Define the main game object

Once you’ve laid out the basic framework of the sample game and implemented a state machine that handles the high-level user and system behaviors, you’ll want to examine the rules and mechanics that turn the game sample into a game. Let’s look at the details of the game sample's main object, and how to translate game rules into interactions with the game world.

Note

If you haven't downloaded the latest game code for this sample, go to Direct3D game sample. This sample is part of a large collection of UWP feature samples. For instructions on how to download the sample, see Get the UWP samples from GitHub.

Objective

Learn how to apply basic development techniques to implement game rules and mechanics for a UWP DirectX game.

Main game object

In this sample game, Simple3DGame is the main game object class. An instance of Simple3DGame object is constructed in the App::Load method.

The Simple3DGame class object:

  • Specifies implementation of the gameplay logic
  • Contains methods that communicate:

    • Changes in the game state to the state machine defined in the app framework.
    • Changes in the game state from the app to the game object itself.
    • Details for updating the game's UI (overlay and heads-up display), animations, and physics (the dynamics).

      Note

      Updating of graphics is handled by the GameRenderer class, which contains methods to obtain and use graphics device resources used by the game. For more info, see Rendering framework I: Intro to rendering.

  • Serves as a container for the data that defines a game session, level, or lifetime, depending on how you define your game at a high level. In this case, the game state data is for the lifetime of the game, and is initialized one time when a user launches the game.

To view methods and data defined in this class object, go to Simple3DGame object.

Initialize and start the game

When a player starts the game, the game object must initialize its state, create and add the overlay, set the variables that track the player's performance, and instantiate the objects that it will use to build the levels. In this sample, this is done when the new GameMain instance is created in App::Load.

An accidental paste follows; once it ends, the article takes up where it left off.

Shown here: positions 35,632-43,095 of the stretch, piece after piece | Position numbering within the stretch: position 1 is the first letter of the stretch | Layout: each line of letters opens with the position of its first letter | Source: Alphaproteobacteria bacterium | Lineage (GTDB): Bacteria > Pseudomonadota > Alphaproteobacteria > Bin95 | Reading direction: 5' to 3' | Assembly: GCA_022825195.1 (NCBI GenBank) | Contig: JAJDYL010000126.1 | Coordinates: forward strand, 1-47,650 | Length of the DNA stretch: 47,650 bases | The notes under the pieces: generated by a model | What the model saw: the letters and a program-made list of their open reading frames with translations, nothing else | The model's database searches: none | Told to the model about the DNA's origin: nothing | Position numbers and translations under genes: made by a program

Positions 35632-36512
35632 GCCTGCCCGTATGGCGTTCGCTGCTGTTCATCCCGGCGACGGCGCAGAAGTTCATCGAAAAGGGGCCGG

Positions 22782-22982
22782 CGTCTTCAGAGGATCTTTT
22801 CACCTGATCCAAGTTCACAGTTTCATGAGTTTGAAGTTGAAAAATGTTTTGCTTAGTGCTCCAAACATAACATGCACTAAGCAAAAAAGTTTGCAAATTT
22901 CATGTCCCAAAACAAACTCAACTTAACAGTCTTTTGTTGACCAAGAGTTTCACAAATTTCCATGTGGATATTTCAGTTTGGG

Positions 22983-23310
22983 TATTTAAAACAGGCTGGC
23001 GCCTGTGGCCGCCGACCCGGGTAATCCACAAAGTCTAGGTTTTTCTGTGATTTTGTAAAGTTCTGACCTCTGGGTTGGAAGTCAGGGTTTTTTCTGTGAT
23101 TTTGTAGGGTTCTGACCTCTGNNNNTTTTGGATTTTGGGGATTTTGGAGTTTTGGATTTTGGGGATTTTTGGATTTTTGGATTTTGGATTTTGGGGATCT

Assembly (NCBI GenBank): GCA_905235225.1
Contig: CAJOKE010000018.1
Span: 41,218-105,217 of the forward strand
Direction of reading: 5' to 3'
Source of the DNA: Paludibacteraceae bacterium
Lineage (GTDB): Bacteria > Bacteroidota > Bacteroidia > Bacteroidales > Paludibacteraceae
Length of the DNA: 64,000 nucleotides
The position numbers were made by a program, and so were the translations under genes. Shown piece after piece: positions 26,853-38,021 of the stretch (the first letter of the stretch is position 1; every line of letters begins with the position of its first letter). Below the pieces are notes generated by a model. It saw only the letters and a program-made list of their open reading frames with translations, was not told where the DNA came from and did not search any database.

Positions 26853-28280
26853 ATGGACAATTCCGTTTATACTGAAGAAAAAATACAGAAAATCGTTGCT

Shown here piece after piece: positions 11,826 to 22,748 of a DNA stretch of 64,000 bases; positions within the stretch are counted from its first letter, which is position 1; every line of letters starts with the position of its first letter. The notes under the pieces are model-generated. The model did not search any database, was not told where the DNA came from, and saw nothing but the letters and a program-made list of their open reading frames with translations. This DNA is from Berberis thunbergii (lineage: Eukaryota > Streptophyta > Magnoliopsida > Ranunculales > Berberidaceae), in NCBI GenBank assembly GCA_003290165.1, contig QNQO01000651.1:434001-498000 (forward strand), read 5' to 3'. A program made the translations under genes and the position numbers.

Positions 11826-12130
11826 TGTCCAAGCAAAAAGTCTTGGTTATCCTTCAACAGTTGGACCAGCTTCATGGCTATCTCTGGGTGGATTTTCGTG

The game object, Simple3DGame, is created in the GameMain constructor. It is then initialized using the Simple3DGame::Initialize method during the async create task in the GameMain constructor.

Simple3DGame::Initialize method

The game sample sets up the following components in the game object:

  • A new audio playback object is created.
  • Arrays for the game's graphic primitives are created, including arrays for the level primitives, ammo, and obstacles.
  • A location for saving game state data is created, named Game, and placed in the app data settings storage location specified by ApplicationData::Current.
  • A game timer and the initial in-game overlay bitmap are created.
  • A new camera is created with a specific set of view and projection parameters.
  • The input device (the controller) is set to the same starting pitch and yaw as the camera, so the player has a 1-to-1 correspondence between the starting control position and the camera position.
  • The player object is created and set to active. We use a sphere object to detect the player's proximity to walls and obstacles and to keep the camera from getting placed in a position that might break immersion.
  • The game world primitive is created.
  • The cylinder obstacles are created.
  • The targets (Face objects) are created and numbered.
  • The ammo spheres are created.
  • The levels are created.
  • The high score is loaded.
  • Any prior saved game state is loaded.

The game now has instances of all the key components: the world, the player, the obstacles, the targets, and the ammo spheres. It also has instances of the levels, which represent configurations of all of the above components and their behaviors for each specific level. Let's see how the game builds the levels.

Build and load game levels

Most of the heavy lifting for the level construction is done in the Level.h/.cpp files found in the GameLevels folder of the sample solution. Because it focuses on a very specific implementation, we won't be covering them here. The important thing is that the code for each level is run as a separate LevelN object. If you'd like to extend the game, you can create a Level object that takes an assigned number as a parameter and randomly places the obstacles and targets. Or, you can have it load level configuration data from a resource file, or even the Internet.

Define the game play

At this point, we have all the components we need to assemble the game. The levels have been constructed in memory from the primitives, and are ready for the player to start interacting with.

Tthe best games react instantly to player input, and provide immediate feedback. This is true for any type of a game, from twitch-action, real-time First-person shooters to thoughtful, turn-based strategy games.

Simple3DGame::RunGame method

When playing a level, the game is in the Dynamics state.

GameMain::Update is the main update loop that updates the application state once per frame as shown below. In the update loop, it calls the Simple3DGame::RunGame method to handle the work if the game is in the Dynamics state.

// Updates the application state once per frame.
void GameMain::Update()
{
    m_controller->Update(); //the controller instance has its own update loop.

    switch (m_updateState)
    {
        //...

    case UpdateEngineState::Dynamics:
        if (m_controller->IsPauseRequested())
        {
            //...
        }
        else
        {
            GameState runState = m_game->RunGame(); //when playing a level, the game is in the Dynamics state. Work is handled by Simple3DGame::RunGame method.